Implementing Counter within GPU

I’ve got a very large matrix (15k x 15k) of doubles that I need to go through and count up elements that reach a certain threshold. Is there any way to do this directly on the GPU without having to read out a matrix of equivalent size and for-loop through it?

For example, I only expect about 40 of the elements in the matrix to meet the threshold. I would like to somehow find a way to return just the row+col address of THOSE elements. Currently I’m thinking I need to return a 15k x 15k matrix with, let’s say, a value of 1 within each element that meets the threshold and then parse through it with a for loop to find out which elements are of interest.

The speed up GPU side is obvious but, as far as I can tell, I can’t just have each thread access the same variable since it’s all async-ed. Is there any mechanism to allow threads to append to, meaningfully, the same array variable?

You do need to examine every element. This isn’t hard, though. Your speed will be completely memory bandwidth limited, assuming the data is already on the GPU. (If the data is on the host, then this is a case where you should just use the CPU since the PCIe transfer speeds of 5GB/sec will be slower than the CPU compute).

The real question you’re asking is how to report results. There are many options, and the general solution is to use a compaction to return the sparse set you select.

But since you specifically say you’re not going to be returning many, then you can use the easier method of atomics, which won’t have a performance problem if there’s only a sparse number of return values (say < 10%)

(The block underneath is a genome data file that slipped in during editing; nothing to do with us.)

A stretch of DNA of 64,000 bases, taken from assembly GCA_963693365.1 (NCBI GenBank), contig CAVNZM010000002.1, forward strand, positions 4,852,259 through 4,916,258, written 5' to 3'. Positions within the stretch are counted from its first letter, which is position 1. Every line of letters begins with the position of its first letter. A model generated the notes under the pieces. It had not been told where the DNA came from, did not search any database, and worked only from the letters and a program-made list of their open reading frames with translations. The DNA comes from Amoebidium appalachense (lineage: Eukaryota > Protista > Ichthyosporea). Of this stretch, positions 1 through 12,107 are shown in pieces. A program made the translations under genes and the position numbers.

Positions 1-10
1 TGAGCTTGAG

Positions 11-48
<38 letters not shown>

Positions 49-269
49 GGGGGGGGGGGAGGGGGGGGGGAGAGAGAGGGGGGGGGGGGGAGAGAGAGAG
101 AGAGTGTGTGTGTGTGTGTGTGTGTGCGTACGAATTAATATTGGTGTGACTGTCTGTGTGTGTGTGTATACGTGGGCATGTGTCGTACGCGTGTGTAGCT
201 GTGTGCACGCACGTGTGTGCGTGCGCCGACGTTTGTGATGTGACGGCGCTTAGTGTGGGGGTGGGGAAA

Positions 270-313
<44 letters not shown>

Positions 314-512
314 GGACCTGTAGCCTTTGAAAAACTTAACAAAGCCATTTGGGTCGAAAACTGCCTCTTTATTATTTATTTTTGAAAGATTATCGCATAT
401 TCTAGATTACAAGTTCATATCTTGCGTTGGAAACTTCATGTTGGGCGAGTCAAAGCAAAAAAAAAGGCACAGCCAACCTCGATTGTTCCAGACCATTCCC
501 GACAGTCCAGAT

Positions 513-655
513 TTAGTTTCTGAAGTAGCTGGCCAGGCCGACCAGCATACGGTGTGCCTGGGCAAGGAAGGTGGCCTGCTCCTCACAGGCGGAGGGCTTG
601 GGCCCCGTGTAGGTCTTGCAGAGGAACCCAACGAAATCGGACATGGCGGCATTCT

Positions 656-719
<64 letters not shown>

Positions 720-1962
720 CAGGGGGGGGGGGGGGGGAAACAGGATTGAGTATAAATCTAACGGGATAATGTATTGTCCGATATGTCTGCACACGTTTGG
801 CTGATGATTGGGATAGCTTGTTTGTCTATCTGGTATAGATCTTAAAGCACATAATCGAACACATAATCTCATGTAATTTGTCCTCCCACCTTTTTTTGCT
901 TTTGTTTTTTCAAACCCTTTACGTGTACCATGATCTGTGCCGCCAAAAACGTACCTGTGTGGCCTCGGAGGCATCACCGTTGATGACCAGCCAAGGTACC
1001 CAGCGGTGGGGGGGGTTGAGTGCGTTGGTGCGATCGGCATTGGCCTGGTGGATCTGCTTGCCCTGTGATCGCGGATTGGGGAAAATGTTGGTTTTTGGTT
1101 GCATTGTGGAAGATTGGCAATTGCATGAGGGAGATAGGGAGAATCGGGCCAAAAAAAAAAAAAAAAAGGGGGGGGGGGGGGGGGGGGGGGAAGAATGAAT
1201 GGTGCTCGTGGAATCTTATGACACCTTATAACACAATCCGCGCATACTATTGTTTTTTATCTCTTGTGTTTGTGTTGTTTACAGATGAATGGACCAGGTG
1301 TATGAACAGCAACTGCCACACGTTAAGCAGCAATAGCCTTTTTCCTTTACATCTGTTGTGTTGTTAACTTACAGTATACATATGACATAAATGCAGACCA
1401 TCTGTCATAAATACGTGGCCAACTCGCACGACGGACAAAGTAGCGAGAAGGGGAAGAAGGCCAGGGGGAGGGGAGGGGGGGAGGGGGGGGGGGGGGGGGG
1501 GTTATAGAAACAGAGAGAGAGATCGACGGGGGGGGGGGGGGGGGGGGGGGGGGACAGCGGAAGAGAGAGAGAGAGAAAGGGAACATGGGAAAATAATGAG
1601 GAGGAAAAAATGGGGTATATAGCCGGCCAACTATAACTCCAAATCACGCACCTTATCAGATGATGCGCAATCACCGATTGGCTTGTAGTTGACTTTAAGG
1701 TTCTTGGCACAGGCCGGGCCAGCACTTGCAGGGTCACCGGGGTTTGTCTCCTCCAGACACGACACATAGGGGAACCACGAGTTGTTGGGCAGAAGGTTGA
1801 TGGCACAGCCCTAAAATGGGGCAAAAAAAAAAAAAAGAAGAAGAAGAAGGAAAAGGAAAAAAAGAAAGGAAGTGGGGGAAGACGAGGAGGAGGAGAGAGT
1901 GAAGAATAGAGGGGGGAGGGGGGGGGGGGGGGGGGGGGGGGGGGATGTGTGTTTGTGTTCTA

Pass in a pointer to a results array and a pointer to a counter value.

Your core loop will look something like this:

int tid=threadIdx.x + blockIdx.x*blockDim.x;

while (tid < arraySize)  {

   if (array[tid]>threshold) { 

	  int reportindex=atomicAdd(counterptr, 1);





After this is done, the counter holds how many values you found, and the results array holds those results.

You could fancy this up for 2D array indexing, reporting the value as well as the index, etc.

You may also use Shared Memory to store results for each MP, and then use Atomic Operations as needed to allocate output buffer space for each MP when it’s buffer is full, you will avoid generating 22.5 Millions of Atomic operations :-)

22.5 Millions of atomic operations, for 15k x 15k array, means 400 x 22.5 Millions SEQUENTIAL cycles approximatively, 7 billion GPU cycles, so you will end up with more than 4 seconds only for Atomic Operations!

The threshold will only be hit for about 40 of values, so the overhead of 40 atomicAdd calls is negligible.